In Eastern Canada, if you hear the phrase “identity preserved” or “IP,” it’s almost always in connection with soybeans. And that’s only fair, given the importance of that market. But increasingly, “IP wheat” is also becoming part of the jargon.
In 2015, the soft red winter wheat variety Branson seemed to be the hot commodity across much of southern Ontario. Dubbed an IP variety, it was viewed with great anticipation until fusarium head blight struck and many fields and loads were downgraded.
Today, Branson from Dow Seeds and CM249 from C&M Seeds are aimed at re-establishing the flow of soft red Ontario wheat to the Mondelez Flour Mill in Toledo, Ohio.
Ontario’s soft red sales to Toledo went off the rails in the mid-2000s when the province’s seed industry started chasing yield without keeping the needs of end-users — in this case, a cookie and cracker manufacturer — at the forefront.
“When there was this push for higher-yielding wheat, it didn’t get looked at as far as the specific baking or quality traits that one significant buyer (Mondelez) wanted — it just went for yield,” says Larry Shapton, who recently retired as grain marketer with Hensall District Co-operative, in Hensall, Ont. “We lost these traits that Toledo wanted and, therefore, they significantly reduced us as a supplier and we lost a very significant market.”
“We are not a preferred supplier from a quality point of view,” Shapton now says. “They will buy from us, at a lower price, and if there are quality issues in Ohio or Michigan.”
Shapton says that in order to spread its risks, the Mondelez mill would prefer to have roughly a third of its wheat supply from each of Ohio, Michigan and Ontario, which is why there have been negotiations between the Toledo plant and several seed companies to ensure its baking needs can be met, and why CM249 and Branson are segregated here in Ontario.
Some in Ontario actually blamed Toledo for the whole mess. Representatives of the Mondelez operation didn’t take part in those registration meetings years ago, where the discussions on higher-yielding varieties took place. And since other downstream users were there to ask for wheat varieties that met their needs, the Mondelez criteria got bypassed.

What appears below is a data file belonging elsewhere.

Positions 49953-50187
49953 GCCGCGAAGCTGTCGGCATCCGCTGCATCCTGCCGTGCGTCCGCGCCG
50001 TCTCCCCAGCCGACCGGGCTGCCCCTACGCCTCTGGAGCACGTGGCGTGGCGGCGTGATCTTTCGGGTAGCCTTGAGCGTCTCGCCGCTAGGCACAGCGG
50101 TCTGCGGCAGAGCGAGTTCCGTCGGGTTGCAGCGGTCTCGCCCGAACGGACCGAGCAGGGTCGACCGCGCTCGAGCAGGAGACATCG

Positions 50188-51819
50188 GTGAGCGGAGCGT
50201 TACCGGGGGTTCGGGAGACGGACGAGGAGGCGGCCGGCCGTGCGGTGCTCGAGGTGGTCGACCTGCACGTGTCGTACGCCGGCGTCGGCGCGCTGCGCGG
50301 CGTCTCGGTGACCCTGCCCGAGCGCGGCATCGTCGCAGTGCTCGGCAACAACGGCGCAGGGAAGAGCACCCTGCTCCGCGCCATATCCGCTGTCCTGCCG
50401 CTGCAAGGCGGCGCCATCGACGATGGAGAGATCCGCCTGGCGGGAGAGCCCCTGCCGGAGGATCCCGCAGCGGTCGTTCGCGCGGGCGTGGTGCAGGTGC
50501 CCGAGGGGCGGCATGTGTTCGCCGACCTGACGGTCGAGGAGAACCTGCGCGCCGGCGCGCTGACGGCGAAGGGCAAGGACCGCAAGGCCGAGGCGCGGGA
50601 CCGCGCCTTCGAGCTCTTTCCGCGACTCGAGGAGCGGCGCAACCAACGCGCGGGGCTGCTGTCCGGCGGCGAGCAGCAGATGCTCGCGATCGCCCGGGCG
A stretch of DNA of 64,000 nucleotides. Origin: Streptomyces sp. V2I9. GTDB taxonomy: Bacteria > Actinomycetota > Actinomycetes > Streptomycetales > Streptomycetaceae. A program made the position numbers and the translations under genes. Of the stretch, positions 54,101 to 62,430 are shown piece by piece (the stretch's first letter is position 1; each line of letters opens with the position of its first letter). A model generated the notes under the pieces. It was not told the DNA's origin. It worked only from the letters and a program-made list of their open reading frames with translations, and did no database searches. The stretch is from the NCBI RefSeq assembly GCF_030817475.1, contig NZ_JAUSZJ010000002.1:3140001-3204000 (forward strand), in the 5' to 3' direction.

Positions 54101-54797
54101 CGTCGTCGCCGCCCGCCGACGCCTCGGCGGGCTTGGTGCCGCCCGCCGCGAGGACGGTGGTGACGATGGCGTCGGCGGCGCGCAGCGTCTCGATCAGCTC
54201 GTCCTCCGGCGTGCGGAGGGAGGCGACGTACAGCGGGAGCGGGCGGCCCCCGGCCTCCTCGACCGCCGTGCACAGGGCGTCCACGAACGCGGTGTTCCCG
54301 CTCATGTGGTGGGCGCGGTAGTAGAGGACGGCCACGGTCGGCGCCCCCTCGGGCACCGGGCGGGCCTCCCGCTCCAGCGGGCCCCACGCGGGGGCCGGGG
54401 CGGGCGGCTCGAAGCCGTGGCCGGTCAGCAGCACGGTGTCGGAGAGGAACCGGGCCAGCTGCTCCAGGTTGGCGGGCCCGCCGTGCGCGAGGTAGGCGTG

Whoever was to blame, though, it’s been a painful lesson.
“It served as a wake-up call that all members need to be at the table when we are deciding which quality parameters and varieties meet the needs of the end-users,” says Ellen Sparry, general manager of C&M Seeds.
Wheat is unlike corn and soybeans. If a variety doesn’t meet the needs of a miller or other downstream user — whether it’s for protein, say, or for blending capability — it might never get registered, even if it has great yields.
“What Toledo is trying to do is get the overall genetics in Ontario back to a variety that they like or that has the baking qualities that they like,” says Shapton. “They will pay a small premium, which we’ll pass on to the producer.”
That premium now stands at between $0.20 and $0.25 (roughly $7 per tonne), which helps cover the cost of certified seed, although no one is discounting the possibility that there may come a day when that market resets and the premium disappears, making Branson and CM249 commodity wheat once again.
Wheat is a difficult market, with different countries having very different preferences for key quality characteristics, including protein content.
That makes a local market all the more attractive, especially if it’s a big market. So while there are plenty of millers in Ontario that can take the soft white winter, hard red winter, soft red winter and hard red spring wheats grown in this province, says Shapton, the difference is that the Mondelez mill is so large, it can demand the quality that it wants. “Last year (2015) when we produced a million tonnes of soft red, that was the potential market to sell to in Toledo,” Shapton says. “That’s huge. Even a quarter of a million tonnes is big.”
Accentuate the positive
Meanwhile, Sparry puts a positive spin on the re-establishment of the Toledo market.
“The way to look at it is that in Ontario, we over-produce soft red winter wheat and we over-produce it by a significant amount,” she says. “This opens another door to move that oversupply into a marketplace. The more doors we open, the better.”
In the larger context, Sparry also likes the IP prospects for soft white winter and hard red winter wheats, just because so little of those two classes gets grown in the province.
For example, during the summer of 2015 soft white winter wheat volumes in Ontario were so low, it looked like the historic premiums of $20 to $30 per tonne (relative to soft red winter) might need to be doubled, and at least one seed company started putting out advice about the agronomics of growing white, and how to line up a processor or miller to receive it.
Another positive twist focuses on the weather, and the way millers like to draw some of their tonnage from Ontario just in case growing conditions stateside are negative.
“We’re basically a weather control for Ohio,” explains Sparry. “We’re their backup. They can source wheat out of this area and they feel comfortable that we’re going to produce a lot of soft red. The problem comes when we’re not producing the right type of soft red for them.”